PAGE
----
Tuesday, September 11, 2012

Better than buttercream

Sometimes, there isn't time to make cheesecake. Or I simply don't want to get every pan in the house dirty and heat up the kitchen. The fruit is piling up and attracting fruit flies. My family is tired of my seasonal fruit obsession, but I know how good it is, and how sinful it is to waste it.

And still that relentless, generous, sweet, epic garden keeps pumping out fruit. Berries, and plums, and now the pears are ripening, and soon the grapes will suddenly change color, and the figs will droop down in that ugly but delicious way they do when they need to be eaten.

 The acid juices are seeping into tiny cuts on my fingertips from the plum pits scraping my fingers as I pit them to go in the drier. My hands are stained with berries and ache from milking and my shins are bruised from leaning into the rungs of the orchard ladder.

I love trees, but I'm tired of getting bits of twig in my hair and spiders stuck to the sides of my face as I harvest. I'm tired to looking down the ladder at the hungry goats hoping a bucket of ripe plums might fall raining down on them.

 Buckets and flats of fruit, as far as the eye can see, and it's boring. I just want everyone to eat it now. I wish I had some shortcake. I wish I had an angel food cake. I want to make the fruit seem special, because it is, but right now it doesn't feel very special.

Meanwhile, the goats' milk keeps coming. I mechanically turn gallons of it into chevre, the very simplest recipe I know. To a gallon of milk, add 1/4 cup buttermilk, a drop of rennet in water, and let it sit at room temperature till it forms a curd. Drain in a cheesecloth bag. That's all there is to it.

David is bringing home boxes of honey. Soon it will be harvest time for that, too, and bees will come looking for the enticing smell. Jar after sticky jar, or if there is enough, buckets and barrels of it.

All I can think about is ordering pizza. I need to get a grip.

These are the times to pull out the mixer and make the best goo on earth. I call it buttercream, because honeycheese sounds a bit weird, and this should be comfort food.

Take chevre, or very dry yogurt cheese. Process, blend or stir to completely soften and break up any clumps. Add honey till it's sweet and completely combined.  I add about 1/3 cup honey per 2 cups of cheese. You could also add up to 1 t vanilla, but I usually don't. I prefer the texture when mixed with a paddle blade in my Kitchenaide mixer.

Chill. Serve. The texture should be velvety smooth, opulent and plush. The flavor should be slightly tangy, floral, milky, and evocative. Whenever we eat this, my son starts speculating on what blue whale milk tastes like. We've heard that it's thick as whipped cream, rich with butterfat and sugars, and makes baby whales gain three pounds an hour. This butter cream evokes such thoughts, but the ingredients are really no more decadent than putting cheese on a sandwich and a few spoonfuls of honey in your tea!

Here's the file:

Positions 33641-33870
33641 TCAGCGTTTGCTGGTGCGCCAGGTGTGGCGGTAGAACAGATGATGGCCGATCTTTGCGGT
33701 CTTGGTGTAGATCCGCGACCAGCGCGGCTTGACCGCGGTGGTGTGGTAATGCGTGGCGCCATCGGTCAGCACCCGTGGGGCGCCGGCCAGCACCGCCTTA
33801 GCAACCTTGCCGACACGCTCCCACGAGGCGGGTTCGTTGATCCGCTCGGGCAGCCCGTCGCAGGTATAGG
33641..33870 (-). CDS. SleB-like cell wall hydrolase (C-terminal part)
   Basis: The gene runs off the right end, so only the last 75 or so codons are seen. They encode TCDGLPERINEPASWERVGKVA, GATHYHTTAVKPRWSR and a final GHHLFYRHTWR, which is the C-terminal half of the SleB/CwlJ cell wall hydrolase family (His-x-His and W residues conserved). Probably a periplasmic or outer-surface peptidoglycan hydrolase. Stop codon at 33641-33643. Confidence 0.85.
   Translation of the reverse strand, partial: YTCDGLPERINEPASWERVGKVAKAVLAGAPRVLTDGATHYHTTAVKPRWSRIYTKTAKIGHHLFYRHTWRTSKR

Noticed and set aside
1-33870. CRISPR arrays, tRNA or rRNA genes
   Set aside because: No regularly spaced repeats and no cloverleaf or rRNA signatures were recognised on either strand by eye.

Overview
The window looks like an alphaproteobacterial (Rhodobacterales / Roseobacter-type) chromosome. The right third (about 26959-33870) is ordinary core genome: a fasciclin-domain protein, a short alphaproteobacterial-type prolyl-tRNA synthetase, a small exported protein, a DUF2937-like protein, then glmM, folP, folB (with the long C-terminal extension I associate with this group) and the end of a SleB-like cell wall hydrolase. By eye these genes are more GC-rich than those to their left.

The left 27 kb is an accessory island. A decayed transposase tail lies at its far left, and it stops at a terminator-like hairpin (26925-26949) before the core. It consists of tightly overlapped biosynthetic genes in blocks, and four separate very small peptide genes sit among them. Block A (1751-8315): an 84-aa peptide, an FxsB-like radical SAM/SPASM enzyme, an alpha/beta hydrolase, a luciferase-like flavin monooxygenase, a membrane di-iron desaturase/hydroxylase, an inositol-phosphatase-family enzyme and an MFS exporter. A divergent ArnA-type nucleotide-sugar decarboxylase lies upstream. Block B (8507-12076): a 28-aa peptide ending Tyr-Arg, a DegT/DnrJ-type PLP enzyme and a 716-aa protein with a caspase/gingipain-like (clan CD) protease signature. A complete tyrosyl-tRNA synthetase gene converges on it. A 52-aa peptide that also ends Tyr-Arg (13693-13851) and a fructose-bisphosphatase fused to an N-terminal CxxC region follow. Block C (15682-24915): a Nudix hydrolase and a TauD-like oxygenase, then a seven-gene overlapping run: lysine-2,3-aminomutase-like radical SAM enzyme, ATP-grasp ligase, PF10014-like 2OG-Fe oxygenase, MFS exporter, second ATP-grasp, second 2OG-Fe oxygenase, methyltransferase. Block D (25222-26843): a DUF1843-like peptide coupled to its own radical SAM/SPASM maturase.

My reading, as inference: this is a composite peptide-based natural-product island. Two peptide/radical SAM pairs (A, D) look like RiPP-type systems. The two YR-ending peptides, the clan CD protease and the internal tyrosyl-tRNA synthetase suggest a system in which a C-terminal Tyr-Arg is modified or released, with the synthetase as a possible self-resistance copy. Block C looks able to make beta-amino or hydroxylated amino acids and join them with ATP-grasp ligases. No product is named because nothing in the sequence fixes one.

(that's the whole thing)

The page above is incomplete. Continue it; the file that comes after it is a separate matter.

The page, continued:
Everybody loves parfait

If it's too thin, it's called cream sauce and I drizzle it over fruit, or add it to oatmeal.

If it's just right, it's called butter cream and one could frost cakes with it. It won't stay perfect for long. It will eventually weep and separate, so don't use it for a birthday cake. This is daily fare, meant to eat now. Mostly we use it as a layer in a parfait, with fruit of any kind, or dip large fruits into bowls of it.

I've never had a batch that was too thick, but maybe you will one day. If you inhabit such a parallel universe, no fears. Add coco powder and call it a truffle.

However it turns out, it is a great emergency dessert. It tastes special without being hard work. There's plenty of work to go around without trying for more!

The harvest season is one of those strange times, when we complain about the things we love the most. I've heard kids do this about video games (Oh, I hate this level where you get stuck trying to rescue the princess) and adults whine about rock climbing and about solving jigsaw puzzles and about weaving in the loose ends in knitting.

When people say they 'hate' some element of a beloved activity, they are searching for some other meaning. Something akin to 'my passion for what I'm doing is being proven  by this most tedious or difficult task.'

In this century and community, it is a privilege and a choice for me to grow so much of my family's food. I know that, and I never regret the choice or compare myself to those who rely on farming without the fallback of a day job. Not just that - the harvest is a time of solemn gratitude, of wonder at the abundance around us. But the sheer work of it does knock me on my backside every time. 

Thanks to butter cream I have a little more backside to cushion the fall!

Shared on:frugal days sustainable ways, gastronomicalsovereigntyspain-in-iowa simple lives Thursday , littlehouseinthesuburbs
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